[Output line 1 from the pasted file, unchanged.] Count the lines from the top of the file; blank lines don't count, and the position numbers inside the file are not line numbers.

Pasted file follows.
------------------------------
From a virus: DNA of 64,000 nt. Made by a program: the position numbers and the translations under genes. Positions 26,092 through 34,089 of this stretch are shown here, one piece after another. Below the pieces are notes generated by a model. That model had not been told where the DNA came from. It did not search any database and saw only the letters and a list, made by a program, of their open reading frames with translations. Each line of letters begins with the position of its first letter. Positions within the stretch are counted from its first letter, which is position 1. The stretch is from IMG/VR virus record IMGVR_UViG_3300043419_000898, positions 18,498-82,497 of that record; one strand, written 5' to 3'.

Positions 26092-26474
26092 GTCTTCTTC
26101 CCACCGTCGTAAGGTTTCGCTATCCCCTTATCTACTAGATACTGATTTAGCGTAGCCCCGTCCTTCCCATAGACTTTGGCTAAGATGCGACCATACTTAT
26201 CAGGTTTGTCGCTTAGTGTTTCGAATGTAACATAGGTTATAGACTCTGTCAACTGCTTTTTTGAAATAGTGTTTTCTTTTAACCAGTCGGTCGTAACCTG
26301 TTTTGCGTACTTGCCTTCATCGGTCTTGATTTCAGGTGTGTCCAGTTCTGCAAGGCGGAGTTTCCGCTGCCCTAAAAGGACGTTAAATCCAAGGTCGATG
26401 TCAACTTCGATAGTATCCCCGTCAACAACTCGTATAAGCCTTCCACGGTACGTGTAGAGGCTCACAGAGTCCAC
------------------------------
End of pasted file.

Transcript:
From a virus: DNA of 64,000 nt. Made by a program: the position numbers and the translations under genes. Positions 26,092 through 34,089 of this stretch are shown here, one piece after another. Below the pieces are notes generated by a model. That model had not been told where the DNA came from. It did not search any database and saw only the letters and a list, made by a program, of their open reading frames with translations. Each line of letters begins with the position of its first letter. Positions within the stretch are counted from its first letter, which is position 1. The stretch is from IMG/VR virus record IMGVR_UViG_3300043419_000898, positions 18,498-82,497 of that record; one strand, written 5' to 3'.